The Great Samhain Flood (of News Coverage)

Jason Pitzl-Waters —  October 21, 2010 — 21 Comments

It happens every year. The irresistible combination of Halloween (aka Samhain to many Pagans) and real-live Witches causes a great flood of articles involving local Pagans. While usually of the light-as-a-feather “meet the Pagans” variety, they can sometimes be insightful, or give attention to Pagans who are doing good work. For instance, the Chicago Tribune’s profile of Circle Sanctuary minister Paul Larson.

He said he spent years searching religions for the proper spiritual fit. “I was born into the Mormon faith, converted to the (Episcopal) faith and then became a Buddhist,” Larson said. “But I had been investigating paganism since 1969.” About eight years ago, after experiencing the loss of several family members and friends, he began to concentrate on paganism. “I still consider myself a hyphenated American, a Mormo-Episco-Buddhi-pagan,” said Larson, who has a Buddhist statue in his office located in the Merchandise Mart. The statue isn’t too far from the certificate that shows he was ordained over the summer as a Wiccan minister. “Eight years ago as I was going through my (reinvention), I stopped believing in religious exclusivity, that there was one path through which the divine speaks,” he said. Larson said that despite the misconceptions, contemporary paganism has become attractive to more people, particularly young people, over the last three decades because of its reverence for the environment and its embrace of feminism. It also allows for a diversity of thought and belief systems that aren’t bound by a singular doctrine.

Meanwhile, the Religion News Service concentrates on how some Christians and Pagans work to co-exist and spread their faith’s message within the hothouse confines of Salem during the Halloween season. Giving special attention to Pastor Phil Wyman of The Gathering, who had come into conflict with his own denomination over his openness to the local Pagans and Witches.

[Phil Wyman] trains counselors not to fear witches and to disavow an “aggressive, warfare” mentality. “That would ruin what we would do,” Wyman said. “A dialogue is the only way that we’re really going to find out what people think, what they really believe and where they stand. We have to be willing to hear what they believe as well as say what we believe. There’s a give and take.”

The RNS also interviews Spiritualists, Witches, and Catholics to paint a picture of how all faiths get swept up in the atmosphere of Salem’s Halloween, participating in festivities and having divinations performed on their behalf.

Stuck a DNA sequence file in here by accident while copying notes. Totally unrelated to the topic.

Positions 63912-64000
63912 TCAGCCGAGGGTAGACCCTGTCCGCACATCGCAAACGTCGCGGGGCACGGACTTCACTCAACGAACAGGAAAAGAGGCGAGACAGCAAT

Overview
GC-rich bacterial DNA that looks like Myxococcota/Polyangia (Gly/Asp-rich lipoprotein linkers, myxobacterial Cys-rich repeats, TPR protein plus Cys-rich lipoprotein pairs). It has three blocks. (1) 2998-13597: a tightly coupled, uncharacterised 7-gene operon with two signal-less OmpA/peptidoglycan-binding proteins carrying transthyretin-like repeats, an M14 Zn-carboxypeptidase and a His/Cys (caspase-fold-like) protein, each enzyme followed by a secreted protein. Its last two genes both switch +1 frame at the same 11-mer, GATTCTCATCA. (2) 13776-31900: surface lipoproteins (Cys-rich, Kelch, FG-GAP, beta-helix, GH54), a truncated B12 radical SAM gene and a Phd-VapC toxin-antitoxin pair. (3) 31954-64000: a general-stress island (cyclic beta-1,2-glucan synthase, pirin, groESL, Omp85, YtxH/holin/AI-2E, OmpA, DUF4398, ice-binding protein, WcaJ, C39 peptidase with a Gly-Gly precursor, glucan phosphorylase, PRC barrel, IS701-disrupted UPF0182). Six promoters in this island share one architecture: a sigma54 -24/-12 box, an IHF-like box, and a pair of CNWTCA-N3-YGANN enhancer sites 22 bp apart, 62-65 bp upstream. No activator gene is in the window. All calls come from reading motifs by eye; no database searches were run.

Perusing the seasonal coverage you can find stories on Witches’ Balls, local metaphysical shops, shamans, and even an in-depth examination of Hoodoo in America courtesy of Erik Davis.

“In his necessary history Occult America, Mitch Horowitz declares hoodoo “America’s first boundary-free faith.” He also shows how hoodoo was transformed by the emerging commercial marketplace of the late nineteenth and early twentieth century, when mail-order catalogs and chains of urban supply shops standardized some hoodoo practices while providing a cornucopia of new items for imaginative appropriation. Products developed for secular purposes — like Florida water or Hoyt’s cologne—transformed into healing potions. The resulting magical transformations were not limited to the United States — San Pedro shamans in Peru still love to spritz with Florida water.”

Of course you can also find your usual smattering of “Halloween is evil” articles if you look hard enough. Various pastors and ministers trying very hard to inject Christ into this spooky holiday season. But these seem to be shrinking, especially as more and more people turn to this holiday as a means of escape from the mundane problems around them. Between all the Christine O’Donnell coverage, the Druid charity status story, and now the usual spate of Halloween/Samhain pieces, this may be one of the biggest media blitzes in terms of sheer coverage and interviews our communities have seen in years. Whether all this coverage translates into more respect, understanding, or even converts, is still an open question. What we can say is that is certainly keeps modern Paganism, for better or for worse, in the public eye.

Jason Pitzl-Waters